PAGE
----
Arbitrator overturns city’s decision to delay lump-sum payment

Cara Metz 1436
Lump Sum Chart 2020
This is money UFT members would have earned had they received 4% raises granted to other city workers in 2009 and 2010.

An independent arbitrator on Oct. 9 overturned City Hall’s attempt to avoid paying deferred wages to thousands of city educators for work they performed dating back 10 years ago. The city was ordered to pay half the amount owed by Oct. 31, 2020, and half by the end of July 2021.

The arbitrator, Martin Scheinman, also awarded a no-layoff pledge for the remainder of the school year and a guarantee that the city will not challenge the 3% contractual wage increase due on May 14, 2021.

UFT-represented educators eligible for a lump-sum payment in October 2020, covering the final 25% they are owed, will receive the new July payment regardless of any change in employment status.

“This is far from a perfect solution for thousands of our members who are still owed deferred wages that can go back as far as 10 years,” UFT President Michael Mulgrew wrote in an email to members. “The decision recognizes the city’s difficult financial circumstances because of the coronavirus pandemic, but makes it clear that the city must find a way to meet its financial obligations to its educators.”

The schedule for the initial half of the lump-sum payment has now been released. Eligible UFT-represented Department of Education employees will receive half of the lump-sum payment on the following dates: Active Q- and H-bank employees, Oct. 30; Q-bank retirees, Nov. 16; H-bank retirees, Nov. 2; Per-session employees, Nov. 2; F-status employees, Nov. 19. The remaining half of the original lump-sum payment is scheduled to be paid by the end of July 2021.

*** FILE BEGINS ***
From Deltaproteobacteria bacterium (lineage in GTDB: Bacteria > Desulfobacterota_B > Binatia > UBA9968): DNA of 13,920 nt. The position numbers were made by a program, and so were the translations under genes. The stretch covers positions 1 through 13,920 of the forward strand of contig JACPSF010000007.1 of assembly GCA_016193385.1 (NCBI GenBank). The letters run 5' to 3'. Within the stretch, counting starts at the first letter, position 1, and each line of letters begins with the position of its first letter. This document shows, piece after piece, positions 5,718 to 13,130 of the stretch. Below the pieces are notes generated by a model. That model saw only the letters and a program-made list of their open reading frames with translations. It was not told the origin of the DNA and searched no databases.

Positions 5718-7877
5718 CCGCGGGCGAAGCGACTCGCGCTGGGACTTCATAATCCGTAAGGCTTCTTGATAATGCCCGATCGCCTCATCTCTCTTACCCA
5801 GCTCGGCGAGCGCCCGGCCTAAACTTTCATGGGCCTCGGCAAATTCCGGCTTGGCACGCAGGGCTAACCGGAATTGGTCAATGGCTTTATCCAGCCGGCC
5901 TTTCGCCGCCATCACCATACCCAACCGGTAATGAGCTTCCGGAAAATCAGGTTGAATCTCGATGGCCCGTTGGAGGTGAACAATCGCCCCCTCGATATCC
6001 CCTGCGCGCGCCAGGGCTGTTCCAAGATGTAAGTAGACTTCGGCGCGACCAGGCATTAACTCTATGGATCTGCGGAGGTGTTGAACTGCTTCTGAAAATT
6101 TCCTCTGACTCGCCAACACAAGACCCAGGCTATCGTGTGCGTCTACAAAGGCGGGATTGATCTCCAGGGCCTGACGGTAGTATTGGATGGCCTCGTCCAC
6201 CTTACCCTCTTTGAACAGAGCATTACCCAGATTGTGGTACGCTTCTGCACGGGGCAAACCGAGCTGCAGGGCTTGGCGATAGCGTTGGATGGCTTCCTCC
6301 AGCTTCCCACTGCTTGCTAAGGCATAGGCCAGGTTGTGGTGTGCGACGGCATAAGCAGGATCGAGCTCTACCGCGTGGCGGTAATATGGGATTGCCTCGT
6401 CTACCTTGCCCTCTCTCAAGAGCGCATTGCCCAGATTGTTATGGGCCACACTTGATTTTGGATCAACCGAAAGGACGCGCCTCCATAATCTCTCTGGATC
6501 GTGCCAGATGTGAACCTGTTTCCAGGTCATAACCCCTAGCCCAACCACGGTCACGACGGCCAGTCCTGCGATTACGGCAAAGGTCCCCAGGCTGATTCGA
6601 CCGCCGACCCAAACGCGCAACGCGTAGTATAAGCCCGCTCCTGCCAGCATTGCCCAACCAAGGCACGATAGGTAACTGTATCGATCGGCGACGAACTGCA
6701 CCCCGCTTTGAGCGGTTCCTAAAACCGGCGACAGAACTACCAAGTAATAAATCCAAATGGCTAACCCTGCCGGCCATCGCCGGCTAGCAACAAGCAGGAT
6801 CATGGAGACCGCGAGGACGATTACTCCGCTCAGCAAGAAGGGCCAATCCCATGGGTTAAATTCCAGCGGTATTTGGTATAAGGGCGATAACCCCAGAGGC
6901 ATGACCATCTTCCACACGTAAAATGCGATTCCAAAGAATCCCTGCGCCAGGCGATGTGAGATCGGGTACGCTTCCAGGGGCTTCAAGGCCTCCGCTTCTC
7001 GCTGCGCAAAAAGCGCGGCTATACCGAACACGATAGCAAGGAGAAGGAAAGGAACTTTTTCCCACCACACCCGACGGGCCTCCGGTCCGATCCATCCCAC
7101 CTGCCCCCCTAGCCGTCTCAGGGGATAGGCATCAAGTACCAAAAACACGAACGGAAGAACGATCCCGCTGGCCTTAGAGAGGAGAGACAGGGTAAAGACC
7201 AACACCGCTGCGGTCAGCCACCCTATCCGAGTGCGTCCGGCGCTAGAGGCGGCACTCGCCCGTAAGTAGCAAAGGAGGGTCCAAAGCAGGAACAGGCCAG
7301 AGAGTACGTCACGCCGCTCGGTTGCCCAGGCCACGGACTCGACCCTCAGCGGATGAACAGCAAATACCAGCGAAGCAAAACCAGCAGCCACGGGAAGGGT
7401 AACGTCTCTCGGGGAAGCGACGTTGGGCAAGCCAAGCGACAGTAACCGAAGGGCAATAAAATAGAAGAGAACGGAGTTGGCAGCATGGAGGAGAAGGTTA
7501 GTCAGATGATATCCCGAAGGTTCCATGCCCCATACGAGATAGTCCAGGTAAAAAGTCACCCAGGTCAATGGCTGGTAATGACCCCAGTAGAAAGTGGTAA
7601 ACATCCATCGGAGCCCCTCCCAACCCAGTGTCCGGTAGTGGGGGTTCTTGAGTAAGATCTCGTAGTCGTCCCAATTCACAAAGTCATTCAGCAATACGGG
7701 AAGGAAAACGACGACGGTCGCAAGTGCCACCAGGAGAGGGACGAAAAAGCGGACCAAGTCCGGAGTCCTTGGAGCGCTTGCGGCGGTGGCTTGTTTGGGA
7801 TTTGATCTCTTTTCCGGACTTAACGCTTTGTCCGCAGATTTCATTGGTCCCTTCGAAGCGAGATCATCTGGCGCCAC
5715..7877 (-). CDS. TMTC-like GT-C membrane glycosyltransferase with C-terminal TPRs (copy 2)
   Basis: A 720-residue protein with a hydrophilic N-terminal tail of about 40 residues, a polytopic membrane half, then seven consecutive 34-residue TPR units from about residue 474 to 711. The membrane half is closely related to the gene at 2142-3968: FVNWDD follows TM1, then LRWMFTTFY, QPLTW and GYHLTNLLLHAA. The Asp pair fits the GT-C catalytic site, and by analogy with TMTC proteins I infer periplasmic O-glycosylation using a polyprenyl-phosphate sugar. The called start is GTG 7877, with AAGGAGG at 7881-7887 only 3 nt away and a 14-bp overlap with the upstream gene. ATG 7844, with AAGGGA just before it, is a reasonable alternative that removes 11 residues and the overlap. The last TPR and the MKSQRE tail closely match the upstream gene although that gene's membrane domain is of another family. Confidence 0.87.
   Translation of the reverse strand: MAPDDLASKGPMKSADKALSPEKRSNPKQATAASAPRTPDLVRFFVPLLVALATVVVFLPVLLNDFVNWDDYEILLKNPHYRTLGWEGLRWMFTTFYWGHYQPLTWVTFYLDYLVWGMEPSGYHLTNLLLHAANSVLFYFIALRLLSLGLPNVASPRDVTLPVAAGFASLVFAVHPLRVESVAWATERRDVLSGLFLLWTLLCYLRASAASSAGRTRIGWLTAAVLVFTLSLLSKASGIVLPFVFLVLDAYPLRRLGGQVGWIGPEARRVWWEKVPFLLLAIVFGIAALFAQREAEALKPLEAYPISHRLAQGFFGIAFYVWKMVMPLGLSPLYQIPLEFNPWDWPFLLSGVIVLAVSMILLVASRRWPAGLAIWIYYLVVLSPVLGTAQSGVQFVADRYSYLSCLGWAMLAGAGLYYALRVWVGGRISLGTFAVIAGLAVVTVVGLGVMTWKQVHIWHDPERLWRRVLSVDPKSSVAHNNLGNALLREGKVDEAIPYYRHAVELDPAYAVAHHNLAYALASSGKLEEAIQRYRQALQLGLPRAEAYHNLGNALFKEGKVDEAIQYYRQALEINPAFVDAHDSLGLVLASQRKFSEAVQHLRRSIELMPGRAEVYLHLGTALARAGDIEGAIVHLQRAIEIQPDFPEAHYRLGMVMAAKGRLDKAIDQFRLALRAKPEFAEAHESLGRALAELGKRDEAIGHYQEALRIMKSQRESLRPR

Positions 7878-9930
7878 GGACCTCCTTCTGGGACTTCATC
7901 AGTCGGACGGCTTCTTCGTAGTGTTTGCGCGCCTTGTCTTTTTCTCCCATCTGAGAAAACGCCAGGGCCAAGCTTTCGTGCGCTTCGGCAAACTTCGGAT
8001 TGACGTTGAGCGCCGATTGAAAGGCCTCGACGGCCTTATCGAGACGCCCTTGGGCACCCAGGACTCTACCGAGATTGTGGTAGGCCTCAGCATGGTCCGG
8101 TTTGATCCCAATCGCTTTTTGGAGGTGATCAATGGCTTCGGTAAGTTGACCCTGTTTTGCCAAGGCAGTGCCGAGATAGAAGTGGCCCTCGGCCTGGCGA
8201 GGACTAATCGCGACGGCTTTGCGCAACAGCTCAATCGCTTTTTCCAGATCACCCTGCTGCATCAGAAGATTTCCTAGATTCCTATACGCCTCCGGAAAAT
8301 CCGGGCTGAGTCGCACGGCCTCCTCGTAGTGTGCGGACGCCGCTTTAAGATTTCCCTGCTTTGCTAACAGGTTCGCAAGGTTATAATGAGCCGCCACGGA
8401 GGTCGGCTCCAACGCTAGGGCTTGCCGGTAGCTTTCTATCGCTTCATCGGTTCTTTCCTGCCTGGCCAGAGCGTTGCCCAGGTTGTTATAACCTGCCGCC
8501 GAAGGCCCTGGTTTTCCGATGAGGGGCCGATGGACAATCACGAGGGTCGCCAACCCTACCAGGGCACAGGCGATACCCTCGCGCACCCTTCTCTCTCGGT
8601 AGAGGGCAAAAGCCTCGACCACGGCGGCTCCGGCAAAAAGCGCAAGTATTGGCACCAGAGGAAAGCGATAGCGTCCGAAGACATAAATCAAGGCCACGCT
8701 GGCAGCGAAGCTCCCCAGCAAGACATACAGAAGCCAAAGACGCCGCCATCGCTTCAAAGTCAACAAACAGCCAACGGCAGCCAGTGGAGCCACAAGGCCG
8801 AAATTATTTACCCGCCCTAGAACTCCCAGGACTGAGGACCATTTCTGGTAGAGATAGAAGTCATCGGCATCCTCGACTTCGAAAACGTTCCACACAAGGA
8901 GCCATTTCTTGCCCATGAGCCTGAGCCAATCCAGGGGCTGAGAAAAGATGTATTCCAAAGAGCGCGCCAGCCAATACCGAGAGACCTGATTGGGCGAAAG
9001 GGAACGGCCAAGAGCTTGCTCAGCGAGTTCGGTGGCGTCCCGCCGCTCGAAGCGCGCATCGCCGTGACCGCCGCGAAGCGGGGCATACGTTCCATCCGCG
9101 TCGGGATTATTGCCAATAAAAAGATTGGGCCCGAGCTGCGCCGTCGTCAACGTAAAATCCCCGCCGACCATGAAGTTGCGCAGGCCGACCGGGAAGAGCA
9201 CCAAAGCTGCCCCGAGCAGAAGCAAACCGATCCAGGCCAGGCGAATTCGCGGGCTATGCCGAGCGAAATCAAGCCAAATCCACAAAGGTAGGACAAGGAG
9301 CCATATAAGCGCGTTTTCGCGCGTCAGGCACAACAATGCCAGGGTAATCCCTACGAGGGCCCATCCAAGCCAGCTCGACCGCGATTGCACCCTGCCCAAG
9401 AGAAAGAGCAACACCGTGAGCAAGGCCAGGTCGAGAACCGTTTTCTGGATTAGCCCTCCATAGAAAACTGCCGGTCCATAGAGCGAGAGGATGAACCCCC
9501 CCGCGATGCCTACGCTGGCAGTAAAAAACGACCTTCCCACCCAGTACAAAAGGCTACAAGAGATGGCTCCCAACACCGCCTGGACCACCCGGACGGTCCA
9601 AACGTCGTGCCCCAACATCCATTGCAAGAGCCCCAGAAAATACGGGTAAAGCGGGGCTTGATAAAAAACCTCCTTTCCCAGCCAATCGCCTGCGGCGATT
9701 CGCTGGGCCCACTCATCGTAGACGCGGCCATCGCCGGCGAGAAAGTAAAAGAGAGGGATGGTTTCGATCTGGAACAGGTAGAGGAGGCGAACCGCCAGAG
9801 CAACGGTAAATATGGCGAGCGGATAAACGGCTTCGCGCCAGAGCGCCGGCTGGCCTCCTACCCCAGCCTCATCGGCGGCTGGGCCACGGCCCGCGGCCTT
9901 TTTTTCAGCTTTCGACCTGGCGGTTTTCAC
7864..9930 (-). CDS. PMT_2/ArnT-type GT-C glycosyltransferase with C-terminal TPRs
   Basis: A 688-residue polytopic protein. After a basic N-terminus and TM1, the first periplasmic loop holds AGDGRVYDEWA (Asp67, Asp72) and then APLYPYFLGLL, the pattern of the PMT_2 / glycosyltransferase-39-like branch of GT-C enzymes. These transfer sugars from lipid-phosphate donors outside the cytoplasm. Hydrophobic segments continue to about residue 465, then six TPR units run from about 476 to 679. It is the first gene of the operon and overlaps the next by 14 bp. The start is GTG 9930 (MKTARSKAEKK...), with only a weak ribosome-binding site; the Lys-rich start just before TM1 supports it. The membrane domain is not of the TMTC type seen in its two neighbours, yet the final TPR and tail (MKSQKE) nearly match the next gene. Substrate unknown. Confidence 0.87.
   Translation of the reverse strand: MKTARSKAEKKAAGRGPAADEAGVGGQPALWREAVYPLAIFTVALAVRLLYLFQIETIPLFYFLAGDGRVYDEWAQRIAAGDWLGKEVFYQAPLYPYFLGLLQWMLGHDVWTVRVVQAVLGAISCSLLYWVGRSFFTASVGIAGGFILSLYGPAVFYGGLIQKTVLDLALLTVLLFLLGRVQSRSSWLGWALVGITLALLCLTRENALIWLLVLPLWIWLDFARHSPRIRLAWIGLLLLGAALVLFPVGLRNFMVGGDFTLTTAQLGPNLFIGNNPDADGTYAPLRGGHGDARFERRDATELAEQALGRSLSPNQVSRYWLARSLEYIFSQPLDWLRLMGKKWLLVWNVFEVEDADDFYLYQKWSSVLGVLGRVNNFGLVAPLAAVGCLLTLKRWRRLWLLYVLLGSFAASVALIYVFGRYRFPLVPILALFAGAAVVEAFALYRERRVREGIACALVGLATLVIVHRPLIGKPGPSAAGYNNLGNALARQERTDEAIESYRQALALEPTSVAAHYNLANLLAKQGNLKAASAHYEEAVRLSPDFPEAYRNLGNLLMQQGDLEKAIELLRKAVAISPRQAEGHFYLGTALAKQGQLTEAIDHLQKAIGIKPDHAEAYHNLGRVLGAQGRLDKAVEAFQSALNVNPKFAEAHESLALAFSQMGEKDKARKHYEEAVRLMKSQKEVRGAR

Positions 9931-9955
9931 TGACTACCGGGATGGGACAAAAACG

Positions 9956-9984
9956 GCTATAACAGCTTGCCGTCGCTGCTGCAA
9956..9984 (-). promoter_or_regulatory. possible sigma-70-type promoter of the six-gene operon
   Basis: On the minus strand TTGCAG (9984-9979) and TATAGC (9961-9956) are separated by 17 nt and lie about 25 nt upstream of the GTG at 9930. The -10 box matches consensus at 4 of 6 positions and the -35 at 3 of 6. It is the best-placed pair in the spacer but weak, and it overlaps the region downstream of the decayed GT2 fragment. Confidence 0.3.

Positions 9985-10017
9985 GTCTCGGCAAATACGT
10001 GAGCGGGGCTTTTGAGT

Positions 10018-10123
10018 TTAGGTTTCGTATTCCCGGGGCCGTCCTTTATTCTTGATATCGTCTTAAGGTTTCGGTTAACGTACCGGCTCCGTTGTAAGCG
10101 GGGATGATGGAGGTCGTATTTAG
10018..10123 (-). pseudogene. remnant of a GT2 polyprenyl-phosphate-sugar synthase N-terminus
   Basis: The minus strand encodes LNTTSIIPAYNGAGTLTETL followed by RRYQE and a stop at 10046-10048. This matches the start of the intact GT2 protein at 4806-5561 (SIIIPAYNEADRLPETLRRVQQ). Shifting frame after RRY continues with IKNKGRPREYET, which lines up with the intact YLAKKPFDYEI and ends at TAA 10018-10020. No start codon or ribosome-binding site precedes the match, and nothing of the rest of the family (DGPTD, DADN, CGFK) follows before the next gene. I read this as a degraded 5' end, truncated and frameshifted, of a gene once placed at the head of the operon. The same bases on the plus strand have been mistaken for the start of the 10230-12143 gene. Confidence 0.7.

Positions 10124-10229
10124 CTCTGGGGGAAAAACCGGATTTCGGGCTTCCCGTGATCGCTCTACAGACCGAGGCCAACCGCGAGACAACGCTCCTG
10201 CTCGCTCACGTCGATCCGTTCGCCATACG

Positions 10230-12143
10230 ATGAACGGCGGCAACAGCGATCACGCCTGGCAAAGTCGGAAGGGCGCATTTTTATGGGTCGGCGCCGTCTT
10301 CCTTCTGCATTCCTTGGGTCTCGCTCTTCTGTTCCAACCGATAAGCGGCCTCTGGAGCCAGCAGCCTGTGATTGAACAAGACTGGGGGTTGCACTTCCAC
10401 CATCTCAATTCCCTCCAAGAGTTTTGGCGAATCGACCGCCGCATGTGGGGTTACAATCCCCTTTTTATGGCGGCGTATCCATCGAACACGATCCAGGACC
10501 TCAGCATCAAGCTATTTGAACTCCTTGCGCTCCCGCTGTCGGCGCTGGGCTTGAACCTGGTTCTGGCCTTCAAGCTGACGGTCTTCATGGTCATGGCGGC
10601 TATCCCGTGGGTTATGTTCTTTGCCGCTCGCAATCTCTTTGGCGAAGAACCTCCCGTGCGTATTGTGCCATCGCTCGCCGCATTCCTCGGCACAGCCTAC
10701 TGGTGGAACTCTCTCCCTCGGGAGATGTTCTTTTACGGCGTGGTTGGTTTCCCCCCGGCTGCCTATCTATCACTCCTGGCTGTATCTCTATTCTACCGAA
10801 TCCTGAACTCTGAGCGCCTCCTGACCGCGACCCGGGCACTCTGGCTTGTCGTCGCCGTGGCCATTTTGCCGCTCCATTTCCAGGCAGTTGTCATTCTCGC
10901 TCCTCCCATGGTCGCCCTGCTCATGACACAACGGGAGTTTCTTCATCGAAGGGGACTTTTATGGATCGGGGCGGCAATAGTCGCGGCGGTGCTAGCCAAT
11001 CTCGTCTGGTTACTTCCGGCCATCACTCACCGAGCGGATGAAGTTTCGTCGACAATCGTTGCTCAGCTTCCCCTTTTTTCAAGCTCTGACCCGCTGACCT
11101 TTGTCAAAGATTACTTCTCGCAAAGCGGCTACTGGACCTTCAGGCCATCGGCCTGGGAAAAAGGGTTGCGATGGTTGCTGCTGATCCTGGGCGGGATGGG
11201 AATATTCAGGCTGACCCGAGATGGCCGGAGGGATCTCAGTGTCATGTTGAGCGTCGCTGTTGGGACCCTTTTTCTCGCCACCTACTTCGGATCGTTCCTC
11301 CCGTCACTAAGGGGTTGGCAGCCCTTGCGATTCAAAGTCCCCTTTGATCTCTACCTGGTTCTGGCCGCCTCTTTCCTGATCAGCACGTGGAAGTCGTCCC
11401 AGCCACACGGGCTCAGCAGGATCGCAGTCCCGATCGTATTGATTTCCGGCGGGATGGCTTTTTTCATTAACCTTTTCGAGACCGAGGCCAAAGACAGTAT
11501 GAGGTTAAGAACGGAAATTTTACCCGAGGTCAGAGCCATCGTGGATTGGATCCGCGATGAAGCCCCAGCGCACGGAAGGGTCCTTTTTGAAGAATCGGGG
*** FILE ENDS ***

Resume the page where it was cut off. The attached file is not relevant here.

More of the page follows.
Because of a dispute-resolution clause the union insisted on including in the 2014 contract for just such a possibility, the UFT took the city to immediate arbitration.

At the Oct. 9 hearing that lasted four and a half hours, Mulgrew argued that his members were entitled to this money and the city was obligated to uphold the agreement. City officials countered that the city could not afford to pay given the fiscal emergency and a budget deficit of nearly $9 billion.

The deferred wages are the result of a decision made by former Mayor Michael Bloomberg in a previous fiscal downturn in 2009 and 2010 to withhold from educators a wage increase that had been granted to other city workers in that round of municipal bargaining.

After Mayor Bill de Blasio was elected mayor, an agreement was reached to pay the deferred amounts in a series of lump-sum payments over six years. The final lump-sum payment — worth an estimated total of $900 million — had been due in October to 90,000 active and retired UFT members.

In a video sent on the day of the arbitrator’s decision, Mulgrew said it would have set a dangerous precedent had the city been able to disregard its obligations due to a financial downturn. “We will continue to do the work of caring, nurturing and teaching the children of our city,” he said. “But we will also insist at all times that we are treated fairly. And if that means that we have to fight, then we will fight.”

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